What have you always wondered about the economy? Tell Us
Marketplace Music

Playlist: Obama in India, art in Haiti

Daryl Paranada Nov 5, 2010

Posted by Daryl Paranada

For Marketplace, Friday, November 5, 2010

Some international news to start the day. President Obama is visiting India during Diwali holiday festivities. Will Indians feel more forgiving during the Festival of Lights? And in London, Brits are considering slow and fast lanes for pedestrians of Oxford Street.

Here in the U.S., Stacey Vanek-Smith tell us why companies need to borrow, and spend more to help the economy. Mitchell Hartman looks at whether the temp-to-permanent job model will work, and we’ve got a Weekly Wrap of the week’s business news (including how the new Congress might affect our recovery) and Small Talk about stories that didn’t make the headlines: the lawsuit between two rabbits, the color of windmills, and rodent fur as fashion.

And finally, author Edwidge Danticat, a writer from Haiti now living in the U.S., talks with Kai Ryssdal about her new book, “Create Dangerously,” and what Haitian culture means to its people and economy. By the way, we played a song called “Haiti” today. Check out that and other songs from today’s playlist:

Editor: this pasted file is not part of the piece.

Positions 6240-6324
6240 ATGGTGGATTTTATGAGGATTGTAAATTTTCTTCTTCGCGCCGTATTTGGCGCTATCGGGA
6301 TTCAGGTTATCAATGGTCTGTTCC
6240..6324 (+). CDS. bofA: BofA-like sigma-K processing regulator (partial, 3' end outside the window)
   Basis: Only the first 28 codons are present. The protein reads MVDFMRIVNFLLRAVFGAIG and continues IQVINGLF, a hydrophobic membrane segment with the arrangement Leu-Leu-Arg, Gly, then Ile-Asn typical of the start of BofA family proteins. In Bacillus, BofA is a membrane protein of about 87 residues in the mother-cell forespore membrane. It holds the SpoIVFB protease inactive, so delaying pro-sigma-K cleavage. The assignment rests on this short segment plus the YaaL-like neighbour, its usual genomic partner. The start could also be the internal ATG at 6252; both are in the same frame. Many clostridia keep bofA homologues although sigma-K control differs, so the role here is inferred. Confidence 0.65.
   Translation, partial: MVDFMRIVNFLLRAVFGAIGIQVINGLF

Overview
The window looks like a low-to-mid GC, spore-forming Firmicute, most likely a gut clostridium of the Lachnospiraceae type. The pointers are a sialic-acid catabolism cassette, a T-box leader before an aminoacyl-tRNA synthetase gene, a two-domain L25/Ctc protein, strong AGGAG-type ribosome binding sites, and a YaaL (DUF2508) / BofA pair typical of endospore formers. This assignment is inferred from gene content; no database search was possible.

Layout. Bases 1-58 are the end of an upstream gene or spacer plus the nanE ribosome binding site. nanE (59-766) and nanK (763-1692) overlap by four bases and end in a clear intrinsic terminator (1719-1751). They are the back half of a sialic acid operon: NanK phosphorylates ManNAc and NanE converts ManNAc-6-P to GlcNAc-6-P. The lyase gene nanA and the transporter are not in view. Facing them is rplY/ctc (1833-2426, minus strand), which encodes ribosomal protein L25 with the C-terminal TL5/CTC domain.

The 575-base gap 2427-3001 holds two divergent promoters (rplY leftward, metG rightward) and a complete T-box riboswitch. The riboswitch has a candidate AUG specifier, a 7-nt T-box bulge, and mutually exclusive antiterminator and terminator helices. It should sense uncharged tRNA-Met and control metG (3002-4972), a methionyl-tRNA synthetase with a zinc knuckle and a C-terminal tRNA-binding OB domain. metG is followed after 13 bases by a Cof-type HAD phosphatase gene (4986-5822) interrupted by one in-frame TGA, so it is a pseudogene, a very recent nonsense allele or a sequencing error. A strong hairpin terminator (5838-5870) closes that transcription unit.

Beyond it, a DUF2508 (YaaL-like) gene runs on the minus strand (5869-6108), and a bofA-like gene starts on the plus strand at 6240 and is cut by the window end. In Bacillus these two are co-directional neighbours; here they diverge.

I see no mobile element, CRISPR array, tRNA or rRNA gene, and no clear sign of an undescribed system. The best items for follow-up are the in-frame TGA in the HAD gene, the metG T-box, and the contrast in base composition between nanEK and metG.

• Before Tigers (Cfcf Rmx) — HealthBuy
  • Platform — Shugo TokumaruBuy
  • Nothing To See — Four Tet & MalaBuy
  • Raga Megh Malhar — Charanjit SinghBuy
  • Haiti — John ZornBuy

Marketplace is on a mission.

We believe Main Street matters as much as Wall Street, economic news is made relevant and real through human stories, and a touch of humor helps enliven topics you might typically find…well, dull.

Through the signature style that only Marketplace can deliver, we’re on a mission to raise the economic intelligence of the country—but we don’t do it alone. We count on listeners and readers like you to keep this public service free and accessible to all. Will you become a partner in our mission today?

Your donation is critical to the future of public service journalism. Support our work today – for as little as $5 – and help us keep making people smarter.